Given the wide range of benefits that organizations can be able to generate from partnerships, it is obvious that every health and social organization should increasingly work in partnerships along with other societal organizations. Theoretical frameworks as well as models indicate that partnership working is an easy step for any health and social service organization to implement and ultimately be successful (Zivile and Ilona 2014, 436). Theories of change are the most appropriate theories that exhibit how easily partnership working can be realized within organizations. These theories ask organizations to explore the various outcomes that partnering stakeholders wish to accomplish for service users, the current context within which they operate as well as the potential ways through which expected outcomes can be realized and issues to be resolved. This can be summarized in the figure below (Walter 2010, 137).
As explained by Zivile and Ilona (2014, 459), the use of this theoretical framework prevents partnering organizations from engaging in controversial dialogues about issues pertaining to process and structure, which might ultimately dominate the basic inter-agency debate. Instead, this theoretical model encourages the organizations to ask themselves questions pertaining to the outcomes that they wish to achieve, their current context and the processes they need to achieve the desired outcomes. This allows for the reconciliation of varying interpretations about desired outcomes as well as the current context before the partnering entities can move into the subsequent steps. This makes it easy for organizational managers to see partnership working as a means to realizing a certain end (Walter 2010, 142). While partnership working should not prove to be an end in itself, theoretical frameworks and models help to exhibit how easy collaborations can happen for busy managers that are tasked with the responsibility of establishing a new partnership. However, without such a theoretical framework, it is often easy to lose focus of why a partnership was significant in the first place as well as the outcomes it was intended to deliver. On this note, using theoretical framework makes it easy to establish partnerships by making them the central aim of focus while encouraging the partnering institutions to focus on outcomes (Hucham and Vangen 2005, 102).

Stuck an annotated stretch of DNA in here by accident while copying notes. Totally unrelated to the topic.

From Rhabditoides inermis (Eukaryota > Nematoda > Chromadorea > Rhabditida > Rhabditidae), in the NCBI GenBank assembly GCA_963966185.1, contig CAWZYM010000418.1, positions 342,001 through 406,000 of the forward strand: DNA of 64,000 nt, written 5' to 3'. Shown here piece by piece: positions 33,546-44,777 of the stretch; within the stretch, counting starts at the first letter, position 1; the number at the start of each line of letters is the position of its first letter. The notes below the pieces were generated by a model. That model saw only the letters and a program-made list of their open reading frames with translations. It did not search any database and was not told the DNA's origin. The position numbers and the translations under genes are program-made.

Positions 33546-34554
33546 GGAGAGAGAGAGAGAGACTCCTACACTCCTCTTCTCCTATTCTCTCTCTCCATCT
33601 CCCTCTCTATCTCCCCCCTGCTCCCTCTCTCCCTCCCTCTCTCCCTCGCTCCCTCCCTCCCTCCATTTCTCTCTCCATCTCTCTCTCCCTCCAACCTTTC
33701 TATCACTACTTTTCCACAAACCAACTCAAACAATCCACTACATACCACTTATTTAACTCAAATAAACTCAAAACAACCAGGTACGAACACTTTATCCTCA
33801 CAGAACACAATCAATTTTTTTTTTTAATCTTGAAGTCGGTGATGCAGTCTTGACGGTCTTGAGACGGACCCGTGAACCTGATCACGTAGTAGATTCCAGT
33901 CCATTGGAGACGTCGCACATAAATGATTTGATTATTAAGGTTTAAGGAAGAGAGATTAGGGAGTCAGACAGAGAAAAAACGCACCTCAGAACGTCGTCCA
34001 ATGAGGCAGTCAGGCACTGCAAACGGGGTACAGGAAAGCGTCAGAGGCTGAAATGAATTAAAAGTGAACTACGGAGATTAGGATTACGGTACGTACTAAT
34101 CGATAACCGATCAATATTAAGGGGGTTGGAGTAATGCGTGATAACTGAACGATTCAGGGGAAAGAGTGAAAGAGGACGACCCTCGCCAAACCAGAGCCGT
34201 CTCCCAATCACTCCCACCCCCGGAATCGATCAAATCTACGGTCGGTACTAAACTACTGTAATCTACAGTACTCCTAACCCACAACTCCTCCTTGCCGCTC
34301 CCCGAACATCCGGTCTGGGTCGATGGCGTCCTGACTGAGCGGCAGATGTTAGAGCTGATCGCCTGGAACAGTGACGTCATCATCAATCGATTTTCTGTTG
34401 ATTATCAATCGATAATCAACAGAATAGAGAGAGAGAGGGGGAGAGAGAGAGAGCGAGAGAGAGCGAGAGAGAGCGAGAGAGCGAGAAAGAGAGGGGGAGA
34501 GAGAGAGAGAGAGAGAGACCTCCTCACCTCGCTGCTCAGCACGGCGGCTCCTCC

Having clarified the expected outcomes, theoretical frameworks further provide partnering organizations with the scope of the kind of organizations that they need to partner with as well as the manner in which they need to work with these partners. Depending on expected ultimate outcomes, partnering organizations may desire that a wide range of organizations would be involved (Zivile and Ilona 2014, 470). The range of options for the potential partners may depend on the breadth as well as the depth of partnership that may be deemed appropriate. Health organizations can for example consider attributes like information sharing, mutual consultation, and joint management in establishing whether potential partners are fit for intended purpose. This theoretical interpretation portrays partnership working as an easy activity as partnering organizations already have specific aspects that they use as the basis for reference when collaborating with other organizations (Walter 2010, 144).